Many of the glass parts fabricated by an auto glass shop include radius corners. Experienced glass cutters can create their own radiuses through geometric procedures. However, there are radius templates available for purchase, which makes this job a lot easier.
To make your own radius corners you will need a tape measure, compass and marker. Measure in from the two edges the amount of the radius. For example, if you want a 2-inch radius corner, measure in two inches from the horizontal edge and make a mark then measure in two inches from the vertical edge and make a mark. The two marks should cross.
Place the point of the compass on the crossed mark and create a curve from the horizontal edge to the vertical edge. This creates a 2-inch radius.
Do the same procedure for any radius desired.
Once the radius corner pattern markings are drawn on the glass, the next step is to score and break the glass. This is where the rubber meets the road, so to speak. If the corners are mis-scored or broken with too much pressure, the entire part can be lost to a runner stretching into the main part. There are two ways to score and break the glass; the straight and grind or the curved and break.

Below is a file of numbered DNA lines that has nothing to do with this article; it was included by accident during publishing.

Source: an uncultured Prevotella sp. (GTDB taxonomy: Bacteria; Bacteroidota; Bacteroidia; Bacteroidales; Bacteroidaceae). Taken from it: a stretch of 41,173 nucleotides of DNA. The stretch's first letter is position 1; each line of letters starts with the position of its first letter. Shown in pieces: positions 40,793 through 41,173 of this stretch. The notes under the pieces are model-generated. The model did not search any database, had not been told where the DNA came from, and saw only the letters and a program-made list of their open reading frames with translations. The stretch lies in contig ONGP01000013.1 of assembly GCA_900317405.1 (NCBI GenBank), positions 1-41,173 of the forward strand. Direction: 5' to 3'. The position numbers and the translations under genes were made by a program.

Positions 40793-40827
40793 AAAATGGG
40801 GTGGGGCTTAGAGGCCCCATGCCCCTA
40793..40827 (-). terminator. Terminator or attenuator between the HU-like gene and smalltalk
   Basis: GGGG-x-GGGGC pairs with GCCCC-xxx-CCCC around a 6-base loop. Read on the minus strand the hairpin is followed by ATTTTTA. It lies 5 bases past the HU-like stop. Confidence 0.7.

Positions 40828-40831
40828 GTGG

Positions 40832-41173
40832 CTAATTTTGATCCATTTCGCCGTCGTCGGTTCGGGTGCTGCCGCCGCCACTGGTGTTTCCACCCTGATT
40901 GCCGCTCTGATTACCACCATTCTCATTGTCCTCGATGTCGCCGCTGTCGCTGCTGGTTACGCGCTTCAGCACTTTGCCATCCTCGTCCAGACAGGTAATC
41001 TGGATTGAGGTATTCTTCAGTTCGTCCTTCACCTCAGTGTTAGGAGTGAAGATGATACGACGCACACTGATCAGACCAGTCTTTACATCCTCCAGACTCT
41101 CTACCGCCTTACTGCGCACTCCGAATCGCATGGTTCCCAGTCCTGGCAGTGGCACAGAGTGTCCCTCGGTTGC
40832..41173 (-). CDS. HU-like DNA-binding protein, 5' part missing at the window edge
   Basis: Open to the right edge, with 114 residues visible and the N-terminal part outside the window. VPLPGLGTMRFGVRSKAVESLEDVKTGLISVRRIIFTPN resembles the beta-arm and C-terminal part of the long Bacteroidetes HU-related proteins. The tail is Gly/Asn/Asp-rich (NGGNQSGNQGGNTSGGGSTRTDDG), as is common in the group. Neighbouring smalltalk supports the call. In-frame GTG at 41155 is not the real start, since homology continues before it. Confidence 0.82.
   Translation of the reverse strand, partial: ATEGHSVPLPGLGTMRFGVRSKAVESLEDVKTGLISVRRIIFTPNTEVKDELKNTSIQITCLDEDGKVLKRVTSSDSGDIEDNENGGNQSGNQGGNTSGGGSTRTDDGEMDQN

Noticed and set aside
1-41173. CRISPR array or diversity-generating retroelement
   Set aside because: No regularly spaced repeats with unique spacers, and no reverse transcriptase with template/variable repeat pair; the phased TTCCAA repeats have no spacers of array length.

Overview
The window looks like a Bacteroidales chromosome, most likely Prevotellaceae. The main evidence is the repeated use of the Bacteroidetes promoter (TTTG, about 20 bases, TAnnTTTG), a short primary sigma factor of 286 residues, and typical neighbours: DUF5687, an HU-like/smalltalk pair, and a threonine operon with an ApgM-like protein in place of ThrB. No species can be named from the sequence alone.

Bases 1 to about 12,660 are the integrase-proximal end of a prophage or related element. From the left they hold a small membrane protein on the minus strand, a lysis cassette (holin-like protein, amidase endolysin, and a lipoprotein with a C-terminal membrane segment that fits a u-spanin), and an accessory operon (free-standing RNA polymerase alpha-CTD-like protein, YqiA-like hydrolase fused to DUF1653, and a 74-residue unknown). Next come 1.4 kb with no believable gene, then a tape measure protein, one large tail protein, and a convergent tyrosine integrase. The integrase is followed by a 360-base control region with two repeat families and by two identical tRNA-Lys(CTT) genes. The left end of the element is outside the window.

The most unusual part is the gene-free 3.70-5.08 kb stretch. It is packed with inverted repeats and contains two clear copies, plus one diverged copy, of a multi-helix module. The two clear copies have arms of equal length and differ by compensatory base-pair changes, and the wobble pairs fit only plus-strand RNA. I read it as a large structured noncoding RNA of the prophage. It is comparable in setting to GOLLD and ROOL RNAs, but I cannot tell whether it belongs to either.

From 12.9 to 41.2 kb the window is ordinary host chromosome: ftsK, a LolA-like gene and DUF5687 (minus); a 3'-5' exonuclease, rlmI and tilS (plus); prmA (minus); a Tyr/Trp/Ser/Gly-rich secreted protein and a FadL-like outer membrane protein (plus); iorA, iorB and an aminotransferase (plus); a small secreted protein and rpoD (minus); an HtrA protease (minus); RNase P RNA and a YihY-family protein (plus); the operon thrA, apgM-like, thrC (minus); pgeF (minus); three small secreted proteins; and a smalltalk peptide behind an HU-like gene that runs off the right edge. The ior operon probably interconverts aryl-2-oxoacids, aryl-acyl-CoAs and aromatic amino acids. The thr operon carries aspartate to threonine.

The straight and grind is the safest method when starting out cutting. It is simply scoring the radius at its highest point and then grinding and rounding off the remaining edges.
The curved and break method is scoring the radius directly on the curved pattern markings and then using a drop-jaw pliers to gently break the score. I usually started on the score that leaves the glass edge and break it to the height of the radius. Just gently squeeze the handles and don’t bend the glass down. This will cause pressure at the edge points and cause an unwanted fracture.
I also scored and broke one side before I scored and broke the other. I feel that the solid underside gives me better control. Once both sides are scored and broke, I then pull the scrap outward to stretch the lamination and cut it with my tape measure cutter. Do not bend down on the scrap piece or the edges can chip the main part and cause a fracture.
The part is now at the size and shape needed to install but the part is not finished yet. Next week we will talk about the finishing edges.